Washington seaports to launch apps to speed up cargo flow, reduce emissions and save fuel


The Northwest Seaport Alliance (NWSA) will launch two new mobile applications in early November to help speed the flow of containers through port facilities and along local freight corridors, reduce idling-related air emissions, and save fuel.

The NWSA is a marine cargo operating partnership of the ports of Seattle and Tacoma in the state of Washington. The combined ports are the fourth-largest container gateway in North America. The DrayQ app aims to give truck drivers real-time information about wait times in and around marine cargo terminals, and the DrayLink app will interconnect the drayage community to better dispatch, track and record container moves from pickup to delivery. The apps were designed specifically for, and in partnership with, the port industry to align with the US Department of Transportation’s (USDOT) connected vehicle Freight Advanced Traveler Information System (FRATIS) architecture and StrongPorts initiative.

DrayQ (below) is the first mobile app in the market to use Bluetooth technology to provide real-time estimates of drayage truck wait times at ports and terminals. The app also provides trend information and traffic camera views at the touch of a fingertip. Drivers can use the app to determine the optimum time to enter a terminal and reduce the time spent in traffic, which helps reduce air emissions from idling and saves fuel. For dispatchers or shippers, it helps to optimize schedules and improve customer expectations.

The second app, DrayLink, is designed to help interconnect the drayage community by offering a single common operating tool for drivers, dispatchers, terminal operators and shippers to help move containers smarter. Like DrayQ, DrayLink also provides real-time information on street and terminal wait times, but offers greater functionality using the power of Google Analytics, GPS data, and geofencing that enables users to track and record cargo moves and generate useful tailored reports. Working with Google, DrayLink plans to use their Map API Engine for wait-time predictions and trends.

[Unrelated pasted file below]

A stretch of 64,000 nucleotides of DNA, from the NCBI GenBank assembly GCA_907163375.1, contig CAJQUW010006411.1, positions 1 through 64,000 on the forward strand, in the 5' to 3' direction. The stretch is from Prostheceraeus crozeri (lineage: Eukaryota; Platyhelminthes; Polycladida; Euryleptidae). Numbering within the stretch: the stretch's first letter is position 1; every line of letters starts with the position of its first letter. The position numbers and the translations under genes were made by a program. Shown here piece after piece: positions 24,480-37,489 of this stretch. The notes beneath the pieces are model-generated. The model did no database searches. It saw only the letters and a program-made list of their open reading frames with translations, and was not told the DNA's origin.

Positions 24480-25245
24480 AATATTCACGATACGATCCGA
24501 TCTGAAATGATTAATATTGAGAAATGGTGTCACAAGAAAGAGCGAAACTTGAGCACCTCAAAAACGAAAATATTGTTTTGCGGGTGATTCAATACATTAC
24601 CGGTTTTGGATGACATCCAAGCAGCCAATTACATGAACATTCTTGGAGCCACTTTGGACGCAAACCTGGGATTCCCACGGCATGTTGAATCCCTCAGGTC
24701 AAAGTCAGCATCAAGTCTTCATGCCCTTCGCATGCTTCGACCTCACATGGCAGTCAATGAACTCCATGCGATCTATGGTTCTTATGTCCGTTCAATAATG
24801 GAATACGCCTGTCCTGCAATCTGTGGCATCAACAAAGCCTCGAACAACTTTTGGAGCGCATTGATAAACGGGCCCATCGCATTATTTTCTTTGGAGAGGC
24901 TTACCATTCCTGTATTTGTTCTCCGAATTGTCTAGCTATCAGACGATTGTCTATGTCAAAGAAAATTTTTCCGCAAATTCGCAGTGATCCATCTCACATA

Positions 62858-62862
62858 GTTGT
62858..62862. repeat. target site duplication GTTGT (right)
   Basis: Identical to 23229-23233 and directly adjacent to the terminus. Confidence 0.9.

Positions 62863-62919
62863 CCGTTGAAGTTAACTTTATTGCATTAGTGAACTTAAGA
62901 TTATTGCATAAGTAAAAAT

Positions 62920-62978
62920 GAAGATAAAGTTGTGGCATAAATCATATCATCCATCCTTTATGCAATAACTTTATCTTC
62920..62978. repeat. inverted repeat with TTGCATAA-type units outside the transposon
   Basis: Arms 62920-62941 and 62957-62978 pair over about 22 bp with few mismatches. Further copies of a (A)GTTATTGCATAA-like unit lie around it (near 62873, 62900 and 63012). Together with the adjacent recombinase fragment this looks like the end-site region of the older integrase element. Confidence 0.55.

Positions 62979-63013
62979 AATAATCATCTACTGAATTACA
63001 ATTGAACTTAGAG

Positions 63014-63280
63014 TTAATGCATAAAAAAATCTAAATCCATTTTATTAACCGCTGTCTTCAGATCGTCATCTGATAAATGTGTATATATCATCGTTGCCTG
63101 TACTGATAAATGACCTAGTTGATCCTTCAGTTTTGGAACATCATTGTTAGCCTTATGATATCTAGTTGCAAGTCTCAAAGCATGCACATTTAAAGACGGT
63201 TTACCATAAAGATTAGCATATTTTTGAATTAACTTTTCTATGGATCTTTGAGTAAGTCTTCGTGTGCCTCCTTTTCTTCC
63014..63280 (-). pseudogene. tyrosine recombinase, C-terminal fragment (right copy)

Drivers using DrayLink can view wait time information in real time in the same common format as DrayQ. Wait times are determined when the driver’s smartphone reporting GPS data passes through predefined geofences set in the streets leading to the terminal entry, within the terminal boundaries and also at any set ‘geofences within geofences’, so that specific times within areas of a terminal yard can be monitored and recorded.

DrayLink also has the ability to receive and aggregate various sources of data feeds, such as GPS from fleet vehicles already equipped with devices, other third-party smartphone GPS apps, Bluetooth and wi-fi sensing, and RFID or toll-tag data. Aggregating this available data benefits the drayage community by improving data quality and reporting accuracy.

“DrayLink provides a single robust platform using the FRATIS model so that dispatchers and terminal operators can more effectively collaborate to better manage drayage movements,” said Ron Stuart, NWSA’s DrayQ project manager.

“For shippers, DrayLink provides a way to automate tracking, tracing, and reporting notifications that improves overall in-transit visibility for cargo owners. For terminal operators, DrayLink can provide advanced arrival info and credential checks for faster gate transactions.”

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About Author


Tom has edited Traffic Technology International (TTi) magazine and its Traffic Technology Today website since May 2014. During his time at the title, he has interviewed some of the top transportation chiefs at public agencies around the world as well as CEOs of leading multinationals and ground-breaking start-ups. Tom's earlier career saw him working on some the UK's leading consumer magazine titles. He has a law degree from the London School of Economics (LSE).